EAGLE PASS, Texas -- Border communities and local businesses are stuck in two separate time periods with conflicting COVID security protocols. An American can today walk into the local Wal-Mart Supercenter without a mask. A Mexican wanting to run the same

EAGLE PASS, Texas -- Border communities and local businesses are stuck in two separate time periods with conflicting COVID security protocols. An American can today walk into the local Wal-Mart Supercenter without a mask. A Mexican wanting to run the same shopping trip from a few miles away is still stuck at home as if it were May 2020. A single Central American migrant trying to simply get to Eagle Pass faces immediate expulsion if found by Border Patrol. The freedoms of movement between these individuals are linked thanks to differing federal rules--while local economies pay the price.

EAGLE PASS, Texas — Border communities and local businesses are stuck in two separate time periods with conflicting COVID security protocols. An American can today walk into the local Wal-Mart Supercenter without a mask. A Mexican wanting to run the same shopping trip from a few miles away is still stuck at home as if it were May 2020. A single Central American migrant trying to simply get to Eagle Pass faces immediate expulsion if found by Border Patrol. The freedoms of movement between these individuals are linked thanks to differing federal rules–while local economies pay the price.

On Thursday, the Department of Homeland Security announced an extension to the non-essential travel ban at all land border crossings. The Trump era ban has been in place since March 2020 and applies to non-essential travel, such as family visitation, day tourism, and shopping. DHS referred Breitbart Texas to a Thursday tweet indicating the ban will be extended another month through June 20. Absent from the announcement was any expressed epidemiological rationale or standard to modify the ban based on current levels of vaccination or other metrics.

The ban has many border communities frustrated as it directly impacts their economies. The ban was set to expire at 11:59pm on May 21, 2021, but extends well past its one-year anniversary. Border merchants expressed dismay about the allowance of thousands of asylum seekers arriving daily while masked Mexican tourists and shoppers are kept at home.

Ports of entry, which once bustled with daily crossers, are nearly void of traffic today. Eagle Pass Mayor Luis E. Sifuentes spoke to Breitbart Texas about the economic impacts.

Breitbart Texas/Randy Clark EAGLE PASS

“We’ve lost millions [in revenue] since the ban went into effect, at least $3 million in bridge revenues for pedestrian crossers since September … That doesn’t take into account the sales tax revenues we have lost.”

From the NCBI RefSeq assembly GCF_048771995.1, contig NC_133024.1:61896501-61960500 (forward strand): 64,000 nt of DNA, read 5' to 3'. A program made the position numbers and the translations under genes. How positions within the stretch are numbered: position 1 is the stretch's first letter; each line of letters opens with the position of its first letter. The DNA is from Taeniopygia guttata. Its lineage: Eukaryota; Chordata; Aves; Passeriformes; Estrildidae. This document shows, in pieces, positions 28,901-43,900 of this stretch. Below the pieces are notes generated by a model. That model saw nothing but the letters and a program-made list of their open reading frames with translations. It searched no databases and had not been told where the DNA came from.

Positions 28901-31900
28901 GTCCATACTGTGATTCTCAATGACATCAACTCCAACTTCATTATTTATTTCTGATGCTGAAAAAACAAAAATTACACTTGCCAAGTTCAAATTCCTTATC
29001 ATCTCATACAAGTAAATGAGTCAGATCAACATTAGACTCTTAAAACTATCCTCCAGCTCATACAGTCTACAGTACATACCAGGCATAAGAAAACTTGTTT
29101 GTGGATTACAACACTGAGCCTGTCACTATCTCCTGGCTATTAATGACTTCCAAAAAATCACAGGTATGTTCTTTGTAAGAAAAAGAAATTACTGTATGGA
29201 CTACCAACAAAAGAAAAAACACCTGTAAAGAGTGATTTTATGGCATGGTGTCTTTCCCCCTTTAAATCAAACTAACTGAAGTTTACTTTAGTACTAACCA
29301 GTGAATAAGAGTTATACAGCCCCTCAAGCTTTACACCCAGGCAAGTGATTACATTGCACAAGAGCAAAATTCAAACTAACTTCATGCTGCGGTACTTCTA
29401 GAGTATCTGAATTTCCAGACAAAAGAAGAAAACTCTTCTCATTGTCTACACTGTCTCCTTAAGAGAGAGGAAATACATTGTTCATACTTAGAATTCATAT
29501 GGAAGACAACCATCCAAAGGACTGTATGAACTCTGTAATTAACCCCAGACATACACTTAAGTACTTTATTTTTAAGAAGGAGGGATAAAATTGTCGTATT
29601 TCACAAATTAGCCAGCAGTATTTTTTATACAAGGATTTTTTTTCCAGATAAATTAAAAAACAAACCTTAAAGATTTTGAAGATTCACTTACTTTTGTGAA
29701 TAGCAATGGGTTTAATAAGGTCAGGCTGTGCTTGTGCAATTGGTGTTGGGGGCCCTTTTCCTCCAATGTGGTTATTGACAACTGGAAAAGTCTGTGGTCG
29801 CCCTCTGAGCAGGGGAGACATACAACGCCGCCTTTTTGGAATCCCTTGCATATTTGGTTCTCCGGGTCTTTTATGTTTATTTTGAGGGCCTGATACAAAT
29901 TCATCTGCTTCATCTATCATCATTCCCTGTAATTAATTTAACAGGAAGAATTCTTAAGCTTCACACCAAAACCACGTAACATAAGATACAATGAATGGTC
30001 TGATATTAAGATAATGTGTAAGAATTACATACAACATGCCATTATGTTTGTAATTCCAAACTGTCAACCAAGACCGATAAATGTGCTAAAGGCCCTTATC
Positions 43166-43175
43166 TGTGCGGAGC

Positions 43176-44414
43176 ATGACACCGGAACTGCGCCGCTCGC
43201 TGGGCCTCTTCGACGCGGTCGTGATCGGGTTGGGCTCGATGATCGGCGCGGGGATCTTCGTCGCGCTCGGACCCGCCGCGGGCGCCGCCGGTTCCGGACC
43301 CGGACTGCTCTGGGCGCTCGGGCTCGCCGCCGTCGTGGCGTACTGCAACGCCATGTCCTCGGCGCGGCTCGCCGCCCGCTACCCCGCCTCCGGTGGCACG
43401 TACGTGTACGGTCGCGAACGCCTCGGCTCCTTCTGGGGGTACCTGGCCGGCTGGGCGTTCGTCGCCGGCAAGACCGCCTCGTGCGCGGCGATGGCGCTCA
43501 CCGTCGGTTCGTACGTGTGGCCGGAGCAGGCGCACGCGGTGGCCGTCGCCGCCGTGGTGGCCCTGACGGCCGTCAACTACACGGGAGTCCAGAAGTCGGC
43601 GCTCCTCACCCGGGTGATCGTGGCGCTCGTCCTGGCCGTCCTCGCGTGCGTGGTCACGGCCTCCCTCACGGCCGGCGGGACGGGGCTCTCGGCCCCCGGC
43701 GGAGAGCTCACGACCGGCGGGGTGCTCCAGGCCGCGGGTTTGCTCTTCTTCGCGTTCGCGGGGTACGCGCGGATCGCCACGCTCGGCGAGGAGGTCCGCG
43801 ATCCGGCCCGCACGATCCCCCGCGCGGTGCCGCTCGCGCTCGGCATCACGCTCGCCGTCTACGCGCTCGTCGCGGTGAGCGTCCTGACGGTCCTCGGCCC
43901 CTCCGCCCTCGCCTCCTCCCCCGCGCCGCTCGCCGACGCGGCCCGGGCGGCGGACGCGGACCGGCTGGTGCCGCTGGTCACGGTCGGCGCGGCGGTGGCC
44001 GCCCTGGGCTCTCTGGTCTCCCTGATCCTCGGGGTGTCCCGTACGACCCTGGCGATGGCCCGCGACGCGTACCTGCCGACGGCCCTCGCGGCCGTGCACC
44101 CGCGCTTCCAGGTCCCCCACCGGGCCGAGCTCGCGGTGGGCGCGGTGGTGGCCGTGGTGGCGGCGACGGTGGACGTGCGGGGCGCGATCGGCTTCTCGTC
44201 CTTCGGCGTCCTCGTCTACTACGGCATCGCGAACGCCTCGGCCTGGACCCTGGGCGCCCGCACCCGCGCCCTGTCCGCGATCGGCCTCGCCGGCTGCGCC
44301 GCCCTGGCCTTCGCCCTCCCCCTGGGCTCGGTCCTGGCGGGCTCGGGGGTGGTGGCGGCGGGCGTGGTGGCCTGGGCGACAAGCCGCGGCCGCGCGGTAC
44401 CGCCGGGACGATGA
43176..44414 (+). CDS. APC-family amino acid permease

“This needs to end, we rolled out vaccines and our Covid precautions are sufficient to allow border crossers back into our community,” he added.

The decision to extend the ban may have more to do with issues beyond the actual threat of COVID-19. DHS has come under criticism from several organizations, including the American Civil Liberties Union (ACLU) and human rights groups, for its use of the CDC Title 42 emergency order which allows quick expulsion of migrants to Mexico with no rights to apply for asylum.

Unaccompanied migrant children are no longer returned expeditiously to Mexico. Family unit migrant groups with children of tender age have also been exempted. In addition, DHS has made further concessions to allow the most “vulnerable” asylum seekers to enter the United States. The agreement allows a limited number of applicants in that category to enter the United States if they were previously expelled under the order.

A DHS spokesperson highlighted the effort, stating:

As the United States continue​s to enforce the CDC Order under its Title 42 public health authority, we are working to streamline a system for identifying and lawfully processing particularly vulnerable individuals who warrant humanitarian exceptions under the order. This humanitarian exception process involves close coordination with international and non-governmental organizations in Mexico.

These actions suggest an intention to eventually discontinue the expulsions under the emergency order. But, the consequence of such a decision appears to have given the administration pause. According to CBP, under the emergency Title 42 order, 111,714 migrants were returned to Mexico in April 2021. Of those expulsions, 52,743 were not Mexican nationals. More than 500,000 migrants have been expelled to Mexico under the order since October 2020.

Immediately absorbing more than 50,000 migrants per month into the asylum process would quickly overwhelm a system already taxed by the influx unaccompanied migrant children. There is currently an excess of 20,000 children in federal custody.

According to a Customs and Border Protection source familiar with the situation, “we are making preparations to discontinue the emergency order, but we have not reached a definitive date yet.”

In the meantime, local economies and well-intentioned border residents are held in limbo. Allowing the travel ban to expire diminishes the “public health” rationale for keeping the emergency Title 42 COVID order in place. As long as some migrant types are kept in Mexico without asylum due process over concerns of system overload, Mexican and Canadian tourists will be back, too. One federal protocol will not lift without the other.

Randy Clark is a 32-year veteran of the United States Border Patrol.  Prior to his retirement, he served as the Division Chief for Law Enforcement Operations, directing operations for nine Border Patrol Stations within the Del Rio, Texas, Sector. Follow him on Twitter @RandyClarkBBTX.

Randy Clark